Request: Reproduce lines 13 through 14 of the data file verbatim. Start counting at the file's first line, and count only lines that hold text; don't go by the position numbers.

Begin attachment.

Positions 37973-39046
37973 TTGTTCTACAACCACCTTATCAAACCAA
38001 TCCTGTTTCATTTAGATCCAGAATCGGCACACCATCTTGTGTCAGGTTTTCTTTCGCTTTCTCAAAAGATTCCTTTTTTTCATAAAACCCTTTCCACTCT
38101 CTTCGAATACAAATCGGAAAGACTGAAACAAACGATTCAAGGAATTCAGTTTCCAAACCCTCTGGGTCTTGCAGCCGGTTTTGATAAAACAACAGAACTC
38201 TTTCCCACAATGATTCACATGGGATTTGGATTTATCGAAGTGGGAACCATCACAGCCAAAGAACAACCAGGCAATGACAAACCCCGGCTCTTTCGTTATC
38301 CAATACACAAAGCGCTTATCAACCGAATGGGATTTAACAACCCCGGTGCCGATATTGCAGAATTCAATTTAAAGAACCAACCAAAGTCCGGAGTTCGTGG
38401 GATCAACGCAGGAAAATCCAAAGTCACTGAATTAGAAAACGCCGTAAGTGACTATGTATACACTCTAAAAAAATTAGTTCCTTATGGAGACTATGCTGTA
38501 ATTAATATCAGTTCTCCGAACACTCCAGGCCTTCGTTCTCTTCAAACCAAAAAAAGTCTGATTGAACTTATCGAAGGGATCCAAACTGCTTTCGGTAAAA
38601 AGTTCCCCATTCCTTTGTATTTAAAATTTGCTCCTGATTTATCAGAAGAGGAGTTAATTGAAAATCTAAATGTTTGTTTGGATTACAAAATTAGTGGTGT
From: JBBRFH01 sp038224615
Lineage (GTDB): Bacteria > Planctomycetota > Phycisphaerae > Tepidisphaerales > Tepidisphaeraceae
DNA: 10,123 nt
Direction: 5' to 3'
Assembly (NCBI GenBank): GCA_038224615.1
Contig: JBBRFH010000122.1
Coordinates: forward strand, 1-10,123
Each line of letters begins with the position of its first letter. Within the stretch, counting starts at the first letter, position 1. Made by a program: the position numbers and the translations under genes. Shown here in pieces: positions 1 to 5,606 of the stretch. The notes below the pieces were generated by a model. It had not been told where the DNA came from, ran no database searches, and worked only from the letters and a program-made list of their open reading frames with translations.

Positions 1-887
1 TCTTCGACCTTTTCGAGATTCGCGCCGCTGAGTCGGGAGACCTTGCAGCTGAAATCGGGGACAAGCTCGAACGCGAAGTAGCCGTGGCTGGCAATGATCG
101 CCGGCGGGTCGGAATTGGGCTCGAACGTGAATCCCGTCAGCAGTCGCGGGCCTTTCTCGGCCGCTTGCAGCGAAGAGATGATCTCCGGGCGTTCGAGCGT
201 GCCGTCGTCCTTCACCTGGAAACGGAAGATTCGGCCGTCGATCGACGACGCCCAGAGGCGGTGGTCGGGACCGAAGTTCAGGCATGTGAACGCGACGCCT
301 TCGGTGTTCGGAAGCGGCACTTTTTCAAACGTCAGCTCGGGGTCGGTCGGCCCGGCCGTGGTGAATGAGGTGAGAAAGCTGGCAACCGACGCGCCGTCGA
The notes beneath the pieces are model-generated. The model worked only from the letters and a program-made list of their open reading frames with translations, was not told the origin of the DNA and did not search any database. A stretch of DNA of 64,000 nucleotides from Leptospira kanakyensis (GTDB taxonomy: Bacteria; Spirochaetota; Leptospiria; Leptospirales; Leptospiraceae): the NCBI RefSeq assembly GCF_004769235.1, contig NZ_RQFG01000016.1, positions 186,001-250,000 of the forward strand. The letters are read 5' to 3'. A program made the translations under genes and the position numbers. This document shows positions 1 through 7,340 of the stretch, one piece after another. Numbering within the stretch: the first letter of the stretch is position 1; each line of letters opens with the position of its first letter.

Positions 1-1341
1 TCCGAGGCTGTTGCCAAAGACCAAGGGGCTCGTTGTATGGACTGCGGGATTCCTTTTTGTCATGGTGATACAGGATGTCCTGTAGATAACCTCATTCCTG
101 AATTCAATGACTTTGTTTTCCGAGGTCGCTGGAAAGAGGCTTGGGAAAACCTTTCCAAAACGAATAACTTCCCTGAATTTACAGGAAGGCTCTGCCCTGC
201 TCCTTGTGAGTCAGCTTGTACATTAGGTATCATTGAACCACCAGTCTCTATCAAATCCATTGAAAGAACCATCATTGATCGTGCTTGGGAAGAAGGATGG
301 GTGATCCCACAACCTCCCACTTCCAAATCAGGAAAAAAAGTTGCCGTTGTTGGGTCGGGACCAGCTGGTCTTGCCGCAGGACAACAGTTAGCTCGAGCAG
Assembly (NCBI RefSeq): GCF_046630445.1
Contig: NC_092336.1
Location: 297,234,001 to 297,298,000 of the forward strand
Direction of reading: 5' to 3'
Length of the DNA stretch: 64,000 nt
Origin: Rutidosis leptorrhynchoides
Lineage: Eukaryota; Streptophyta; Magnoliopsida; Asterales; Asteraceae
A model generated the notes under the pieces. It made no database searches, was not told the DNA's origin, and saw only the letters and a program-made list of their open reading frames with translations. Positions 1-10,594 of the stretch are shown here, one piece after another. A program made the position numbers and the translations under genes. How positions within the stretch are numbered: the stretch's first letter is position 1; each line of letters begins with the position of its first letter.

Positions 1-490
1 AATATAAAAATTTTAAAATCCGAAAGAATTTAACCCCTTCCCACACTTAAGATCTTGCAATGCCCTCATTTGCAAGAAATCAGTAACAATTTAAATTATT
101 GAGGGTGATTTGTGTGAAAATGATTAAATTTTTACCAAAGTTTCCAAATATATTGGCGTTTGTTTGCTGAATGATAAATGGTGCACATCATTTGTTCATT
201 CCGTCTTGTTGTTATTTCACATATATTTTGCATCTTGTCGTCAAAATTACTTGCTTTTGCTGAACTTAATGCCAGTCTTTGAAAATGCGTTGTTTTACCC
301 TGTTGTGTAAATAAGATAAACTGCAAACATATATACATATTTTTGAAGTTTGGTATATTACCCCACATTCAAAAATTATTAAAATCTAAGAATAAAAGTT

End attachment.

Direction: 5' to 3'
Assembly (NCBI GenBank): GCA_038224615.1